In her book, “Marketing in the Age of Google: Your Online Strategy IS Your Business Strategy,” (affiliate link) Vanessa Fox gives a perfect example of this when she talks about how a positive review can influence sales for many years as a result of a high ranking on a Google search results page.

“I’m writing this from Bologna, Italy, and a little earlier today, I decided to venture into the town for lunch,” writes Fox. “But how do I pick a location in a city famous for its food? With the help of search, of course. Searching for [best place to have lunch in Bologna Italy] brought up an article in The Guardian called “24 hours in Bologna: Foodie Heaven” that listed five promising choices. These five restaurants didn’t only get the lift in visibility during the week that article initially ran in the paper and only among regular readers. The article was written in 2000 and was still showing up on the first page of search results. One positive review has been sending customers to these restaurants for nine years (and counting).”

That’s pretty awesome, if you ask me.

User-Generated Reviews

With websites like Yelp, Epinions, Facebook and Angie’s List, your customers have the ability to become your best or worst critics. Even with sites like Twitter and Foursquare, customers can leave comments that can influence your bottom line.

As mentioned in a previous post, titled “A Case Study on the Importance of Good Customer Service: Sig Samuels Dry Cleaning Co.,” numerous positive user-generated reviews on these sites can bring you business, with the help of Google and other search engines.

Mainstream Media

Okay, maybe this doesn’t technically count as a review, but even a positive mention of a restaurant by a celebrity, online, can send customers to a restaurant for many years.

Case in point, after reading a post by Anderson Cooper on ac360.blogs.cnn.com, titled “Anderson’s View: The calm (and crabcakes) before the storm,” I decided that the next time that I was in New Orleans, I would have to visit Oceana to try the crabcakes.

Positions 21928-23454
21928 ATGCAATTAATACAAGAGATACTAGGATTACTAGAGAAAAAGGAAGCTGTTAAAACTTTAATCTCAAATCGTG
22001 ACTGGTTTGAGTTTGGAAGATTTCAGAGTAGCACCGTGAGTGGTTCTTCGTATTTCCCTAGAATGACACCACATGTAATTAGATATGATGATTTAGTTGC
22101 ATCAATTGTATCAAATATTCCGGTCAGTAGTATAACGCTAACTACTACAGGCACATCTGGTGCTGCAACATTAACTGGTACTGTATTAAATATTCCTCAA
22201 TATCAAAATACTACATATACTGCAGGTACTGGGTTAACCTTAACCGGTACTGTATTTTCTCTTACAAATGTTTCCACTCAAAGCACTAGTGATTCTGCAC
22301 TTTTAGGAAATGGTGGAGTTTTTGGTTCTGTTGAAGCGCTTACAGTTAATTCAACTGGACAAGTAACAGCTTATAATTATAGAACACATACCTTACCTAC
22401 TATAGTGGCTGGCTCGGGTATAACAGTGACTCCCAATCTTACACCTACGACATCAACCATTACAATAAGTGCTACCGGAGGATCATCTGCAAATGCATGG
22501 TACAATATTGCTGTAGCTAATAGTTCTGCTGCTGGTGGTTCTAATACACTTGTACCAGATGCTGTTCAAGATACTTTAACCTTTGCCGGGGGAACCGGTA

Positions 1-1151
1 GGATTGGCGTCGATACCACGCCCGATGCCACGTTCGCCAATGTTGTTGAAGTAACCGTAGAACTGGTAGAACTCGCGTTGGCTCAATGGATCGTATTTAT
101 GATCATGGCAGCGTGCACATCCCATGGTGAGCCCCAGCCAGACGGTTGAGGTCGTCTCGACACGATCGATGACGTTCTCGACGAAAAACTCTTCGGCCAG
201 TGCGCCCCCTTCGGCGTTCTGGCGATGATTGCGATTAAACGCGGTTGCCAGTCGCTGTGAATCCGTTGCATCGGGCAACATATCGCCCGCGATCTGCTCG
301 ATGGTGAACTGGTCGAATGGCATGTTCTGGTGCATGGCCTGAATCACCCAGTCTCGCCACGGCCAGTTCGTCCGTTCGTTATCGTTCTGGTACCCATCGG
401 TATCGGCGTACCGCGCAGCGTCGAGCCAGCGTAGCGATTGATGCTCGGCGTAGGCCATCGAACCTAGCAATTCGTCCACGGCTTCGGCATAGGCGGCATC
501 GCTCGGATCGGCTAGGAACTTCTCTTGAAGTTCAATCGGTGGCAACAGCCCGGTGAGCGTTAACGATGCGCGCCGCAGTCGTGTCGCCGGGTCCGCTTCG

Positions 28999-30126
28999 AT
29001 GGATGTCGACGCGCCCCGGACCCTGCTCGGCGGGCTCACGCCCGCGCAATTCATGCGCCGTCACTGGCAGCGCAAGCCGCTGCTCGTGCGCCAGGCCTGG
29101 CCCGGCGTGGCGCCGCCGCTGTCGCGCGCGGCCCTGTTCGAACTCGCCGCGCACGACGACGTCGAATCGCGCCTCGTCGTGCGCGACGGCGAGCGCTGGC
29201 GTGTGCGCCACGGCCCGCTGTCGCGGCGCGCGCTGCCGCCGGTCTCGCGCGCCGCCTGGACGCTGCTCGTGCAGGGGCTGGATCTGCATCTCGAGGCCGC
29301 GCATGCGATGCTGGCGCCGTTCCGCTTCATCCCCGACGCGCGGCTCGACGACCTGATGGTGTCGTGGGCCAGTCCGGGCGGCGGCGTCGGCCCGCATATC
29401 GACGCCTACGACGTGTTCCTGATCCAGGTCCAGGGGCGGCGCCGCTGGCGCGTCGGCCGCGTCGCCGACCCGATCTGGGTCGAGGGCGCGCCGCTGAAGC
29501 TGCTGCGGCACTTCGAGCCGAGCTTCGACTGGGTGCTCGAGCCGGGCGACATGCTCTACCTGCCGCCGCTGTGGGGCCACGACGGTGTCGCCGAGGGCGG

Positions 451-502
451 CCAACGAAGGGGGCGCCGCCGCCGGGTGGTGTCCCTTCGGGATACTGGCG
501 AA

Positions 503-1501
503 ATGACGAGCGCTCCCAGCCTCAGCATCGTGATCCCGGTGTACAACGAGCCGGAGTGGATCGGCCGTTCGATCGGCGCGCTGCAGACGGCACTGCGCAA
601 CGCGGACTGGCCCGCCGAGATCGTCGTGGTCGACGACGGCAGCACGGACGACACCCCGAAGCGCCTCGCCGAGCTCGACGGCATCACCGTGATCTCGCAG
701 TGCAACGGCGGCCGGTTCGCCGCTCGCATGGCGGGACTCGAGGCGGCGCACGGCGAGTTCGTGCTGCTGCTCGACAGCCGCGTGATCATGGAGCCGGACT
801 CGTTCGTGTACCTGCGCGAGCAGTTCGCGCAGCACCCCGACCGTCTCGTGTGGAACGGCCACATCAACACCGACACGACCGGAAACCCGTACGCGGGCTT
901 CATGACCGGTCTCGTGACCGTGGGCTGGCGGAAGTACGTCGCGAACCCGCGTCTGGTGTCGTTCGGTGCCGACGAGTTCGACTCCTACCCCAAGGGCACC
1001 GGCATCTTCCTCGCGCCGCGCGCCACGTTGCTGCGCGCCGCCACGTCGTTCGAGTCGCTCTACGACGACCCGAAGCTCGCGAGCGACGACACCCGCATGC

After visiting Oceana, I let my Twitter followers know about it with the following tweets:

“Oceana Grill is the bar in the French Quarter that Anderson Cooper ate at during Hurricane Gustav. http://ac360.blogs.cnn.com/2008/08/page/2

“I had the Louisiana Crabmeat Cakes topped with crawfish cream sauce yesterday…”

“It’s the crawfish cream sauce that makes them delicious. www.oceanagrill.com

Yeah, my tweets were a little cheesy, but the crabcakes were tasty.

Conclusion

As I mentioned in the last post, the World Wide Web has changed the world… literally.

And, with the “permanency” of information on the Web, a good online review can have a positive effect on your business for years after it is published. This is true whether the review is coming from a well-know critic or one of your regular customers.

This is another reason why great customer service, combined with a great product, is even more important in a world where people can find information about your business with only a few clicks of a mouse.

Photo credit: sunbeltbadger on Flickr.

Chad Thiele

Marketing analyst and strategist, content curator, applied sociologist, proud UW-Madison alumnus, and an Auburn-trained mobile marketer. My goal is to help businesses identify trends that will help them achieve their marketing objectives and business goals. I'm currently looking for my next career challenge. Please feel free to contact me anytime at: chadjthiele@gmail.com.

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Educating Employees About Brand Advocacy